Writing Prompt from Gail Wronsky

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 The Beauty of Collisions

 Sometimes you need to bang some very different things up against each other in order to make the sparks of poetry fly.   It’s a way of “by indirection find(ing) direction out” (Shakespeare’s phrase) or of “tell(ing) the truth but tell(ing) it slant” (Emily Dickinson’s).   Sometimes when you approach a thing directly, without making surprising associations, you find that it’s nearly impossible to say something new, to make discoveries about it.   For example, a few years ago I went to India.   While I was there I wrote like crazy and assumed I’d be able to come home and turn that writing into poetry.   But I couldn’t.   Once home, the material seemed to go flat, seemed full of trite imagery and predictable insight.   After several months of despairing to get a single poem from the stuff, I started re-reading Romantic poetry, mostly Keats and Shelley.   It was a random choice—I just kind of intuited that I needed to find something there, and I did.   Somehow the imagery and language of those poems showed me how to frame my India material in a way that created fresh poems.

 My advice, or prompt, is this:  look in random and surprising places for inspiration.   If you’re writing a poem about, say, sitting in the hospital with your father as he died, go (actually, physically, go) someplace new—someplace you might not ever have gone to otherwise—like, say, the zoo, or the Huntington, with your subject in mind, seeing what you see through its lens.   And read things you might not normally read—Car and Driver magazine, The Baghavadgita, Freud’s essay on the uncanny . . . .These things will bang up against each other in your head and flow out of your hands in startling poetry.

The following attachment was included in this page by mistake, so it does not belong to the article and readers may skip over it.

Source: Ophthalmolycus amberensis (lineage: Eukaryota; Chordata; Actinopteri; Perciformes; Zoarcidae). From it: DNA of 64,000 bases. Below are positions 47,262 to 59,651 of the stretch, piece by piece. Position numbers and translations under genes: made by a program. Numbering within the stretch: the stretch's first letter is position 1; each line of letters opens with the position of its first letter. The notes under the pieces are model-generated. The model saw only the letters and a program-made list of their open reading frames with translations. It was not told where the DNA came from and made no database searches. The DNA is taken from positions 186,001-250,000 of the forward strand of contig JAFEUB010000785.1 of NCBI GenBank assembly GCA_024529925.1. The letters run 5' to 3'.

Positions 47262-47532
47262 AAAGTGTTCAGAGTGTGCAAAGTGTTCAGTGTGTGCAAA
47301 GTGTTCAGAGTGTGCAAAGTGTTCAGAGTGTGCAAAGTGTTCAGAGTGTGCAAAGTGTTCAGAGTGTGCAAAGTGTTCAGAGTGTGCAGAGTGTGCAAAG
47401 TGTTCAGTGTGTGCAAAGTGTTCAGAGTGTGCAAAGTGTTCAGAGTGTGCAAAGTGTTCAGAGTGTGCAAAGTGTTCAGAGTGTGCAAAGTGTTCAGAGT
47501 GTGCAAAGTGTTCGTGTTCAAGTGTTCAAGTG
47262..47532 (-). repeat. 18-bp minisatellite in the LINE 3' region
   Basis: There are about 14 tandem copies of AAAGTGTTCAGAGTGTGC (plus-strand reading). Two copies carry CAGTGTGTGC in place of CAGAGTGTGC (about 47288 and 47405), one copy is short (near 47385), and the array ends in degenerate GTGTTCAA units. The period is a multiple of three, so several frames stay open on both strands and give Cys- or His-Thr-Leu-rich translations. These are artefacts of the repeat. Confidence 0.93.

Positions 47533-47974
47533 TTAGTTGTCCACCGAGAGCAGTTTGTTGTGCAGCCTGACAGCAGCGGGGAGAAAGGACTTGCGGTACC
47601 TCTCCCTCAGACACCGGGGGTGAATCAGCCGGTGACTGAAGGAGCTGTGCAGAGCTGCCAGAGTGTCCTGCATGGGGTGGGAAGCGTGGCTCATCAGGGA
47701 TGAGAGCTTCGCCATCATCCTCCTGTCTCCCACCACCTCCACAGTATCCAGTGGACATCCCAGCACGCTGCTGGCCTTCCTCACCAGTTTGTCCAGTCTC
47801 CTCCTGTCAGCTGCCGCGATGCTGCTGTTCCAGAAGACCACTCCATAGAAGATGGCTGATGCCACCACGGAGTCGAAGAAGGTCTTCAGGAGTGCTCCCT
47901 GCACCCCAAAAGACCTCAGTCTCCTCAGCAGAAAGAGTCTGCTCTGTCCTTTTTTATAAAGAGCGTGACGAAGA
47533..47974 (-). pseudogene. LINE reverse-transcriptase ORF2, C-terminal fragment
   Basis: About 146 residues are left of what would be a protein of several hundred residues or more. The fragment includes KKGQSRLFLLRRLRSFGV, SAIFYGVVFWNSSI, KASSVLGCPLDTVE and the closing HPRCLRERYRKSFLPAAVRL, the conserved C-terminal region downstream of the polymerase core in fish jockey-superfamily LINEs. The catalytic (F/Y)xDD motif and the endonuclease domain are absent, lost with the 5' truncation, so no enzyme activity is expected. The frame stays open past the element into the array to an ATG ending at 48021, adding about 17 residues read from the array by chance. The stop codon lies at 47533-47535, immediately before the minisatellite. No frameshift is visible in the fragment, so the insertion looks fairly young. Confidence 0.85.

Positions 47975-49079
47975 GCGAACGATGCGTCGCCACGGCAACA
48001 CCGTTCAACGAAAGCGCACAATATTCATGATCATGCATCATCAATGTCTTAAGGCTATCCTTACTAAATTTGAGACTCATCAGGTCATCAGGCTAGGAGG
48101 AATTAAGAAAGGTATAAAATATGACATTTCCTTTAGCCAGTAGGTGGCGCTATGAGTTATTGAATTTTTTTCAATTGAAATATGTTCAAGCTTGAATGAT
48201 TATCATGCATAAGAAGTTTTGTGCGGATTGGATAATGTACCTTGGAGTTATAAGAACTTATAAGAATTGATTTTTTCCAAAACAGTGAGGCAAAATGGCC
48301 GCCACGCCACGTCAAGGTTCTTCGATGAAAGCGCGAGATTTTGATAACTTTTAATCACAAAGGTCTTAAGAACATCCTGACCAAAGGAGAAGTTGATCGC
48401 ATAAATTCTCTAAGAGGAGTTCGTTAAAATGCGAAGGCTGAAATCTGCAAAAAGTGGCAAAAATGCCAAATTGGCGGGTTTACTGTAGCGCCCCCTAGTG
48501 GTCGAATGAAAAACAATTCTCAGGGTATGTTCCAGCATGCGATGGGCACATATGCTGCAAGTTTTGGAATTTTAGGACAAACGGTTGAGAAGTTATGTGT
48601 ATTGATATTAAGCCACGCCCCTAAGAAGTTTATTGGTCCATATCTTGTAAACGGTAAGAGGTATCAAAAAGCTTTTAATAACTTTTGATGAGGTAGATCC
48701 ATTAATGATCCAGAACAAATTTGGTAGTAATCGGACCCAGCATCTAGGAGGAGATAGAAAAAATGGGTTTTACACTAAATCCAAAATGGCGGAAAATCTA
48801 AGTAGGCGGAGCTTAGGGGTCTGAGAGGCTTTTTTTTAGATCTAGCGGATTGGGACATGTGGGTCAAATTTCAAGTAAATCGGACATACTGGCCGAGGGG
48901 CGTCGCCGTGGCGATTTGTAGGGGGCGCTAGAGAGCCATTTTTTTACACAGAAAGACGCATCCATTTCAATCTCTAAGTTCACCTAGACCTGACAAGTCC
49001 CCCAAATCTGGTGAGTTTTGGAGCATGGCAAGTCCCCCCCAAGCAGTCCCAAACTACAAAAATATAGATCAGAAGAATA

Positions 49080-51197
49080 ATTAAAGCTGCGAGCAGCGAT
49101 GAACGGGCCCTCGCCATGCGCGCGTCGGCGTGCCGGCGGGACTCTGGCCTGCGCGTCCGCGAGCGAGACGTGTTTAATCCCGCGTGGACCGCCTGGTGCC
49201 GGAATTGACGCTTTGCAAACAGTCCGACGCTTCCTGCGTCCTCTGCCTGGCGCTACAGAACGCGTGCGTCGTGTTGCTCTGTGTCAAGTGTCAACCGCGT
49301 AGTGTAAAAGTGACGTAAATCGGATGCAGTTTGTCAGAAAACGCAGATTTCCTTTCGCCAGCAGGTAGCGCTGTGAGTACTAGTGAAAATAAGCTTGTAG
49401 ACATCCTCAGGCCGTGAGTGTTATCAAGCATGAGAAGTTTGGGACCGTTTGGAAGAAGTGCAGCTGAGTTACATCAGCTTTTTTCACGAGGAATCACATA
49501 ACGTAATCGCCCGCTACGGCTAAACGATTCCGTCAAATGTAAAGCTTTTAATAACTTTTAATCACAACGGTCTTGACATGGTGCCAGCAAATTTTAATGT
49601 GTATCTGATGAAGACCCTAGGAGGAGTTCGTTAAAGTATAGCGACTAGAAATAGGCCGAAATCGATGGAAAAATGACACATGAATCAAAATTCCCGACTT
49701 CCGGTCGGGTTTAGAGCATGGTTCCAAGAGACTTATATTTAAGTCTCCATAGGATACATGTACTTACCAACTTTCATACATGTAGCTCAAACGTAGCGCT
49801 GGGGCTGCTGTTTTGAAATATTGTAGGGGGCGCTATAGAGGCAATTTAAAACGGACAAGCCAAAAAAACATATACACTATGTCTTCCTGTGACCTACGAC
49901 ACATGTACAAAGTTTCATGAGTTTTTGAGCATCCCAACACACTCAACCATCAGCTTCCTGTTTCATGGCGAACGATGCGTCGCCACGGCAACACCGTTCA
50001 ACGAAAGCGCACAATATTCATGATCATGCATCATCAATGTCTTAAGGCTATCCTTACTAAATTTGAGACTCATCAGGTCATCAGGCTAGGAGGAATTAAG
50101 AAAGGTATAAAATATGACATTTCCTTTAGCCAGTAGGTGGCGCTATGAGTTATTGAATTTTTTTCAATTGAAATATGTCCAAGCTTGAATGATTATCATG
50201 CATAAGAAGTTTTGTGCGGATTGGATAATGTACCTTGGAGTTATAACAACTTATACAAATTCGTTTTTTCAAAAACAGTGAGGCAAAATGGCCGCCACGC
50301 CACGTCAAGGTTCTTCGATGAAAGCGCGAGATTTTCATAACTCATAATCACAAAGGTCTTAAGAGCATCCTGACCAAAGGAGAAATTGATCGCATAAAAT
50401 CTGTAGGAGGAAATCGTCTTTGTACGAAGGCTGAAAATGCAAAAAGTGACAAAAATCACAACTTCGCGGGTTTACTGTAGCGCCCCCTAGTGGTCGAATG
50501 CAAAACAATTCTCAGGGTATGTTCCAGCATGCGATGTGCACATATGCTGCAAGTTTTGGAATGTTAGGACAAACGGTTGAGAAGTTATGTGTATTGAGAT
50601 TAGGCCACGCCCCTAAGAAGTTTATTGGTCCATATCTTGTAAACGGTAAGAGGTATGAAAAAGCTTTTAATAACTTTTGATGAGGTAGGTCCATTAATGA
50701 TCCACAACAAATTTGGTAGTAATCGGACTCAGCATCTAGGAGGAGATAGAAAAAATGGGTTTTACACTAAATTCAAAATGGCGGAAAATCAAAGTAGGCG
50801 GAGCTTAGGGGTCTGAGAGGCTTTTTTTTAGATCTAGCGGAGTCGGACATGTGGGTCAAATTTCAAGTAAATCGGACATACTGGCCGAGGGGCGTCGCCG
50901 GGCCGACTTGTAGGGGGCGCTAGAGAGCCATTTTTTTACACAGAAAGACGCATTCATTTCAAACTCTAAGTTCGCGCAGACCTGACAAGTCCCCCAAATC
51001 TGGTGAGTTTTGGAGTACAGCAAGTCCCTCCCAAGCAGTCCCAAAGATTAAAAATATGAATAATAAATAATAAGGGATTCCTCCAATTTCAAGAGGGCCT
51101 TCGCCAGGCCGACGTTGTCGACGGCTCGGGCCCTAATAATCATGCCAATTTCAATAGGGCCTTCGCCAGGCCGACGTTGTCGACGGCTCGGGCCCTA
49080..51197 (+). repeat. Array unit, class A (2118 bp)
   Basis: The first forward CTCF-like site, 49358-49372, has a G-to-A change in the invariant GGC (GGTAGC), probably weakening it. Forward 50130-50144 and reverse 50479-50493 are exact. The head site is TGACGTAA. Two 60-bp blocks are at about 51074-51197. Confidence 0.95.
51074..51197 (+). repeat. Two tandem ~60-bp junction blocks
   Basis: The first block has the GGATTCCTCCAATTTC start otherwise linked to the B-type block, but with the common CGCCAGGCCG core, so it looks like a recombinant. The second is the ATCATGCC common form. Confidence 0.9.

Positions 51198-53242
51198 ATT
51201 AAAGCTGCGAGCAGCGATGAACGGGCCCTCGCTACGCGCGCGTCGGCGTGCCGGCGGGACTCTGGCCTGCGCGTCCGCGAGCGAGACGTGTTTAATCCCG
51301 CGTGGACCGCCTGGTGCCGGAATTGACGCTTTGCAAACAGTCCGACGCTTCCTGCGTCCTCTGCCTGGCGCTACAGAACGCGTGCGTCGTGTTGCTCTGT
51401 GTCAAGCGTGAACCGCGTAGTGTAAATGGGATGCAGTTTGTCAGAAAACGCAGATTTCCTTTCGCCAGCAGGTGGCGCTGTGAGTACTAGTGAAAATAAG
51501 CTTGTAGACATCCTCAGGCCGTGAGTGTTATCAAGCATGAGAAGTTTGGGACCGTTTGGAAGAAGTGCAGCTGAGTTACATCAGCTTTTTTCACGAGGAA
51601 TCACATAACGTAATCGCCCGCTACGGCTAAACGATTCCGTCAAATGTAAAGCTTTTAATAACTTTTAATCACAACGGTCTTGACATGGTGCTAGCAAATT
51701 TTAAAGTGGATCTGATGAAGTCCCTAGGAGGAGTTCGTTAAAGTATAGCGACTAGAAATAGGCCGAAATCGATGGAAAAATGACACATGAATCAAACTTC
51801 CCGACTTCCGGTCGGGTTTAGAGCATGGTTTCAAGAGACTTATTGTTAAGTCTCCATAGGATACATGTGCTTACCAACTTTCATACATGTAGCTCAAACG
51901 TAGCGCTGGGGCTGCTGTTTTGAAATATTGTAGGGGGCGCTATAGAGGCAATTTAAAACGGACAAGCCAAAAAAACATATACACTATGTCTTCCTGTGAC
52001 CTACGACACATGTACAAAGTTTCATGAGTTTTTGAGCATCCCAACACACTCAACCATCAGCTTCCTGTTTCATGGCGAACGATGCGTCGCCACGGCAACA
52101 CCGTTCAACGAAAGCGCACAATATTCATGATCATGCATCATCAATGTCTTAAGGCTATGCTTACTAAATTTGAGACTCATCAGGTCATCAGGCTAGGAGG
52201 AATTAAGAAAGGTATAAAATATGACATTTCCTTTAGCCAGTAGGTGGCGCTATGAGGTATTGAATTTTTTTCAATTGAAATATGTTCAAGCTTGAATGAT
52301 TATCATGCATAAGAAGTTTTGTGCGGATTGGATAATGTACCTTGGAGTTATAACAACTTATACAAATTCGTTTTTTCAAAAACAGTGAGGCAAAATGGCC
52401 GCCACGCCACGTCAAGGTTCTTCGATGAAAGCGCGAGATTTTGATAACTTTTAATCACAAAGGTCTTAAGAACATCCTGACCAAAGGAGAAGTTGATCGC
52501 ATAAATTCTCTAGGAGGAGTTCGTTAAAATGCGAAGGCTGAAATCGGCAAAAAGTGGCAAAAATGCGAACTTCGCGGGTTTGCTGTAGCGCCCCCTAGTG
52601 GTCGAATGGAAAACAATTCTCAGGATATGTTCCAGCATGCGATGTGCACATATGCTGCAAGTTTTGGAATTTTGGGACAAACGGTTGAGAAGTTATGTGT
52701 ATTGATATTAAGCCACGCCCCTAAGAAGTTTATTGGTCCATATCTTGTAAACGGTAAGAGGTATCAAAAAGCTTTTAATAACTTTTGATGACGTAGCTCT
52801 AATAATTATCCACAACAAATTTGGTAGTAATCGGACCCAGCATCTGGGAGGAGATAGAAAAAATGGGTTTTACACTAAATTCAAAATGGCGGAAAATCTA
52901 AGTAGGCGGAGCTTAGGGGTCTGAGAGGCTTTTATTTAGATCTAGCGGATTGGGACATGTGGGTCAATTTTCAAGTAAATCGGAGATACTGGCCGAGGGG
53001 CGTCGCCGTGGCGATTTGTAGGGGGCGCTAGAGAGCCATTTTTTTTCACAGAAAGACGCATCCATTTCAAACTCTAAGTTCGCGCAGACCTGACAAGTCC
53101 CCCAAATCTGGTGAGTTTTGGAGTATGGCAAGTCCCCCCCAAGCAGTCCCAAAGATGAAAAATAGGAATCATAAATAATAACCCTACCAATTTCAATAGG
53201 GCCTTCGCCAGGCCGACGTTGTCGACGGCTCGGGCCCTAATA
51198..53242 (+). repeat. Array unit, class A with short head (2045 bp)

Biography of Gail Wronsky:  Gail Wronsky is the author or coauthor of eight books of poetry and one novel.  Her books include Bling & Fringe (The L.A. poems), coauthored with Molly Bendall, Blue Shadow Behind Everything Dazzling, Poems for Infidels, and Dying for Beauty, a finalist for the Western Arts Federation Poetry Prize.   She holds an MFA from the University of Virginia and a PhD from the University of Utah.   She is Director of Creative Writing and Syntext (Synthesizing Textualites) at Loyola Marymount University, Los Angeles.   She is the recipient of an Artists Fellowship from the California Arts Council, and has published widely in journals and anthologies, including Poets Against War.  Her plays have been produced by the Sundance Institute and in theaters across the U.S.

Writing Prompt from Ron Koertge

Koertge

I play cards with a few friends and when it’s Laurie’s turn to deal she always says, “Everybody loves blackjack.”  Well, everybody loves haiku, too.  Any kid can count out seventeen syllables (5-7-5) and I quickly take away the demands of traditional haiku (the frog, the pond, the inevitable moon) and ask them to write about what’s on their minds.  Here’s a beauty from a 6th grader:

That sweater I bought
her, crumpled in the back of
Bobby’s red Corvette.

It’s also fun to take line one from Sam’s haiku, line two from Juan’s, and line three from Victoria’s.  These collaborations are usually great surrealistic fun (they rarely make “sense”) and they suggest to young poets that writing might not be such a lonely occupation after all (the blank page, the crumpled drafts, the cold cup of coffee).

Biography of Ron Koertge (pronounced KUR-chee):  Koertge is a long-time resident of Pasadena, a former teacher at PCC and a current member of the faculty at Hamline University’s MFA program for kids’ writers. Turned onto poetry at the U. of A. by Gerry Locklin, he’s never stopped writing and publishing poems (FEVER, Red Hen Press 2008). He is also the author of a series of award-winning novels for young adults. An e-trip to the website of Candlewick Press will tell you more about that.